Repairing My Roof

What You Need To Know About Your Roofing Warranty

There are a lot of things to think about when you're ready to have your roof replaced. You need to decide what style of roof you want and what materials you want used. You have to choose the right contractor and plan the timing of the roofing work so that it's convenient. With all of that going on, it's easy to overlook a bit of paperwork – but one of the most important things you need to do is find out what kind of warranty you're being offered, and make sure that you understand the terms. Take a look at some things that you need to know about your roofing warranty.

Manufacturer Warranties

There are two types of warranties that could possibly apply to your new roof. The first type is the manufacturer warranty. This warranty concerns the materials that your roof is made from, whether that's shingles, tiles, metal panels, or something else. The makers of the roofing material usually provide a warranty promising to replace these materials if they're defective, or develop problems within a specific time frame.

It's important to remember that manufacturer warranties usually only cover materials. That means that if you need to have the materials replaced, you will still have to pay for the labor involved to replace them, even if it was the manufacturer's fault that the materials needed to be replaced.

Workmanship Warranties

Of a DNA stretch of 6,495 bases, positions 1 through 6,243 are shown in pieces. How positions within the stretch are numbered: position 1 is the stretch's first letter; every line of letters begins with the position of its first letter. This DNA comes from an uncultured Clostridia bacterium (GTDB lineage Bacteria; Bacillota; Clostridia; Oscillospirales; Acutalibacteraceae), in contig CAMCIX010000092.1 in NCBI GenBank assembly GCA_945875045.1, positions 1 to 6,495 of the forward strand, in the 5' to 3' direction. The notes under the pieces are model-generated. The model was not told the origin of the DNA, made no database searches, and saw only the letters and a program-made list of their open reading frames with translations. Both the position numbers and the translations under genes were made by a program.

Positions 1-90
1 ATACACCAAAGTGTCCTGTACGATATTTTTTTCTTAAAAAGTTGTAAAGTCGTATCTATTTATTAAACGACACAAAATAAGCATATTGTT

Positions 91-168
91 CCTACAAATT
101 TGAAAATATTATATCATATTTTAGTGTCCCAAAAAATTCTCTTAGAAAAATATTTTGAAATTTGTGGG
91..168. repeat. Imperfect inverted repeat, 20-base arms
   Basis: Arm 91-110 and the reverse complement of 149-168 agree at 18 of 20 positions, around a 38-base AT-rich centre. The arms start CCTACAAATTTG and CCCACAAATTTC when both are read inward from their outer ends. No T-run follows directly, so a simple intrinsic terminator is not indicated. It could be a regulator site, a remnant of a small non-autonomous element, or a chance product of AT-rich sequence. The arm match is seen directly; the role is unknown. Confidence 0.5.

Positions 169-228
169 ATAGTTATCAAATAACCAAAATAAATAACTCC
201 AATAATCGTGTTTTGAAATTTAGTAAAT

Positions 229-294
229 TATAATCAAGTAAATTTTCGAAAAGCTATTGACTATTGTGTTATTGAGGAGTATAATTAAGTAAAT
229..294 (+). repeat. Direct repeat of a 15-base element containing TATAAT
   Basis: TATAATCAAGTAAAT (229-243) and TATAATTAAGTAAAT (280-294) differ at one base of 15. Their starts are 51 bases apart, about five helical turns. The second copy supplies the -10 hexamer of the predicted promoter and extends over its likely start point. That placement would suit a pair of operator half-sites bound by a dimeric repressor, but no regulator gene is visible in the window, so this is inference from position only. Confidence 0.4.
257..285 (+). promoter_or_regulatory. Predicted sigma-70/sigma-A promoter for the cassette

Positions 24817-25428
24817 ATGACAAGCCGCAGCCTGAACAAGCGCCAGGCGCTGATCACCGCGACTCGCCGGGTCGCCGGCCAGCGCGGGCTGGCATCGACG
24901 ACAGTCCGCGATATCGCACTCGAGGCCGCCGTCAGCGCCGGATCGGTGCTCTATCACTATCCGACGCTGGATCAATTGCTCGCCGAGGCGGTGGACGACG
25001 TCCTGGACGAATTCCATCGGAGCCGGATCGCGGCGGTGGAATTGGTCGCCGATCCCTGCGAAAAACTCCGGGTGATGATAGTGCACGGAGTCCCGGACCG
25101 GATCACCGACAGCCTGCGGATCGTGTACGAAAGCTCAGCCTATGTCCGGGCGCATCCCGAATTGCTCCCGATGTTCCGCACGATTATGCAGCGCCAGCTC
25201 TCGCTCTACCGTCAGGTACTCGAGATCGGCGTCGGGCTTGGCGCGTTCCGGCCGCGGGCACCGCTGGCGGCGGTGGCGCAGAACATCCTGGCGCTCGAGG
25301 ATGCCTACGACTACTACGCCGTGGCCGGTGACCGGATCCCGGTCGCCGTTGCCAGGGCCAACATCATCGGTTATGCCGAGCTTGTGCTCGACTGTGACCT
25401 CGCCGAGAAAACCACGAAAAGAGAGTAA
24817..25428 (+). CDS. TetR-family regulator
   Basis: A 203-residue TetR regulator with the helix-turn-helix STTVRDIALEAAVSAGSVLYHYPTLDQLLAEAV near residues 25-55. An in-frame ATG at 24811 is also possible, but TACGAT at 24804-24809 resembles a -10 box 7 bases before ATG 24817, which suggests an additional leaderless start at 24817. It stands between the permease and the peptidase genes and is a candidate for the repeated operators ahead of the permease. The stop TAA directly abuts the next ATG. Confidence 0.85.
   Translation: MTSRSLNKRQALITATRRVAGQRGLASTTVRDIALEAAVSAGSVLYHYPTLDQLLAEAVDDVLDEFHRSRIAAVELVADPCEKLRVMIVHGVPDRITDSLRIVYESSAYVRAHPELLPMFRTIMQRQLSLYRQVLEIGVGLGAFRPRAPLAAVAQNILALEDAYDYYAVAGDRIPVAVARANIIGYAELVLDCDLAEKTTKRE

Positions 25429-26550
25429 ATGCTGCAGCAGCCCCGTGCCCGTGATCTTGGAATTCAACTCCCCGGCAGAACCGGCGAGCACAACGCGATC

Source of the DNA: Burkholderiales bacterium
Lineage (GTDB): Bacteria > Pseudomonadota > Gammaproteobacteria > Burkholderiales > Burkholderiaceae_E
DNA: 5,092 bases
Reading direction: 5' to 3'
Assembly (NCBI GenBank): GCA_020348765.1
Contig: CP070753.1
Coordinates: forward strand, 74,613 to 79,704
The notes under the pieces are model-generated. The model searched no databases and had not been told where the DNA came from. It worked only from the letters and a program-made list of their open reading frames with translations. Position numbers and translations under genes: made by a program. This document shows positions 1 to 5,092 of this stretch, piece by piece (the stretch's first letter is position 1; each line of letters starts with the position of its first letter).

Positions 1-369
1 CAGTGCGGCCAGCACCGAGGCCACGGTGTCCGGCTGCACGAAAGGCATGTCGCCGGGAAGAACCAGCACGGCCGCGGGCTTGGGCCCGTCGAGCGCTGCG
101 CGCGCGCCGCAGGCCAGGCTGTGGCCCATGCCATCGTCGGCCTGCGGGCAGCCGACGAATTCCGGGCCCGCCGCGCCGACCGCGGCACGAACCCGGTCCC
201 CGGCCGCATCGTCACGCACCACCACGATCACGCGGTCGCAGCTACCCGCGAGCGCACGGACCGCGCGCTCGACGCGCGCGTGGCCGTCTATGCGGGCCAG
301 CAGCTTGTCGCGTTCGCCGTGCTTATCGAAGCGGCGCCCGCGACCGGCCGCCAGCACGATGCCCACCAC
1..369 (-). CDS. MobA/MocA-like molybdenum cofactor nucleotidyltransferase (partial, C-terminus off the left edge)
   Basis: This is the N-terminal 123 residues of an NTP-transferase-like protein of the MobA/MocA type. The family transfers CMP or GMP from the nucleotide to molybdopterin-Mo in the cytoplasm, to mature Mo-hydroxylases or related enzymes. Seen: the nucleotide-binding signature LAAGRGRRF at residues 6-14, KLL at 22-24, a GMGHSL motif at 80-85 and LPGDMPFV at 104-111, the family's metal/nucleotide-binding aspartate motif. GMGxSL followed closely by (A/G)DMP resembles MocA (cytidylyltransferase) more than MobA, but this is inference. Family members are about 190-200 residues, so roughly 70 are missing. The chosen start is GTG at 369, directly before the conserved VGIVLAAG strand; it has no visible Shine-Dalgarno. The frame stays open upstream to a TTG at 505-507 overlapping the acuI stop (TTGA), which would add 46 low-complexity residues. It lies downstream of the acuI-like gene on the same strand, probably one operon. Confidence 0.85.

The second type of warranty that you'll come across when you're planning a new roof is a workmanship warranty. This is a warranty offered by the contractor, guaranteeing the workmanship that goes into putting your roof together. Not every contractor offers a workmanship warranty, but you should definitely choose a contractor who does offer one. A workmanship warranty is a sign that you've chosen a contractor who stands behind their work and the work of their subcontractors.

If you experience a problem with your roof that's related to the workmanship, a workmanship warranty will cover the repairs – although, just as a manufacturer's warranty won't cover labor, a workmanship warranty usually won't cover replacement parts.

Warranty Conditions

Most warranties come with a number of conditions that you have to meet in order for your roof to remain covered by the warranty. You'll need to read the entire warranty carefully so that you don't accidentally invalidate it.

Manufacturer warranties may require you to have regular maintenance done on your roof to keep the material in good condition. Workmanship warranties often stipulate that your warranty will become invalid if you let a different contractor make repairs or upgrades to your roof – they don't want to be held responsible for another contractor's mistakes. DIY repairs may also invalidate the warranty. Both types of warranties may require regular inspections.

Understanding what your warranty covers and what conditions you have to meet to keep the warranty valid can save you a lot of money in repairs if a problem arises with your new roof. Don't let the work start on your roof replacement until you know what kind of warranties your new roof will have. 


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